Day 184 – 28 October 2014
There was a good vibe at the Digital Durham board meeting this morning. It was the first since our triumph at the Dynamites Award evening (it was only two weeks ago). The great and good were there to see the certificate and feel the weight of the dynamite shaped trophy. But that was not the only celebration. Today was Tony, the Programme Director’s fortieth anniversary since he started at Durham. He doesn’t look a day over thirty nine.
The meeting went well. Progress is good with over one hundred and ten cabinets now live and our total homes passed several thousand ahead of plan. There are still issue to be addressed though. In any project of this size, especially a civils one, there are going to be things that go wrong. There are always small groups of people who feel badly done to. Apparently the next quarter is going to be the most difficult as the weather gets bad, the days get shorter and sickness levels increase. You have to have one eye on the present and another on the future. It’s good to have something in the bag.
It is take-up that is occupying most of our time now. Superfast broadband is of no benefit unless people make use of it. The problem is that demand stimulation, as it is known, is resource intensive and no local authority is exactly overflowing with people at the moment. Still, take-up has grown well in the last month and hopefully by the next board will be ahead of our objective. The prime-minister wants take-up to achieve fifty percent.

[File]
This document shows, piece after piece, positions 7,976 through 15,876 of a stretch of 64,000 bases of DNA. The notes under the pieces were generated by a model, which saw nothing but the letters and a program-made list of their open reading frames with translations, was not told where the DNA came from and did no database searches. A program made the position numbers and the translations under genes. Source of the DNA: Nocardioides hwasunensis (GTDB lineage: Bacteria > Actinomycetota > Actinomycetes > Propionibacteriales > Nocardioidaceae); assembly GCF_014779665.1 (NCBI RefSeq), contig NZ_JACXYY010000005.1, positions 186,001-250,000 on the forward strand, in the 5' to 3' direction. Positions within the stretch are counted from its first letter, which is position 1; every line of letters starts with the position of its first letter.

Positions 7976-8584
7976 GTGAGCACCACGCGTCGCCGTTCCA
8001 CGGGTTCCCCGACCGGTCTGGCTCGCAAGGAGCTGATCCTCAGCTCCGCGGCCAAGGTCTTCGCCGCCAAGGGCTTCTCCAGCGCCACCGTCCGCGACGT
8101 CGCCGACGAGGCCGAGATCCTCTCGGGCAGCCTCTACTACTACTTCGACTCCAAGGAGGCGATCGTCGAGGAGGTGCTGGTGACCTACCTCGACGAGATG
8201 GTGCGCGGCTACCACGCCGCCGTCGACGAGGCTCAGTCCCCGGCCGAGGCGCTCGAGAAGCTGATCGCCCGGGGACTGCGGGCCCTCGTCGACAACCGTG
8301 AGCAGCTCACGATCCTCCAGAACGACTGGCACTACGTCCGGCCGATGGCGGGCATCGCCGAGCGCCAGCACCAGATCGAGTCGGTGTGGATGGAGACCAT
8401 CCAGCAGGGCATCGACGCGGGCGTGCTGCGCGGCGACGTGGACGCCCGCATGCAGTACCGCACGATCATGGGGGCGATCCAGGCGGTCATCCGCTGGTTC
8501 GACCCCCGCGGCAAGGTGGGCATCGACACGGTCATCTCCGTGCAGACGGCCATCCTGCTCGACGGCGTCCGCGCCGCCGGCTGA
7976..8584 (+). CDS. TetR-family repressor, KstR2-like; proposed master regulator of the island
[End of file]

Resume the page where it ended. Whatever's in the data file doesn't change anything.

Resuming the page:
Before lunch we had an update on the Customer Relationship Management (CRM) programme, where I got to talk about application mapping again and in the afternoon I had another chance to do my Guerrilla Working presentation to the other half of the tier 4 managers. There were a few things that I forgot to mention on Friday, which were relevant and so it was good to have a second bite. The Chief Executive was at this one which always makes me tongue tied.
The presentation was very much around whether or not the accommodation we have is holding us back. Is it really limiting our change to be a more modern organisation or is it just a convenient excuse? Do we have to wait until we have a new building to change?
I’ve been running without a desk or an office for over six months now and while, at times, it is awkward and mildly inconvenient it has all been very doable. My aim was to encourage others to give it a go, not to work in the way that I do, nor to become who I am (we wouldn’t want that) but rather to challenge their assumptions about the way they work, the interaction with their team and the relationship with their customers. Only by letting go of some things can you truly understand what you are capable of.
Learning points for today: Comparison can make you realise how good you are; we’re now in the top four; never lend out your extension lead and; small gestures can mean a great deal.
Today’s enjoyment rating 9/10 – good solid day.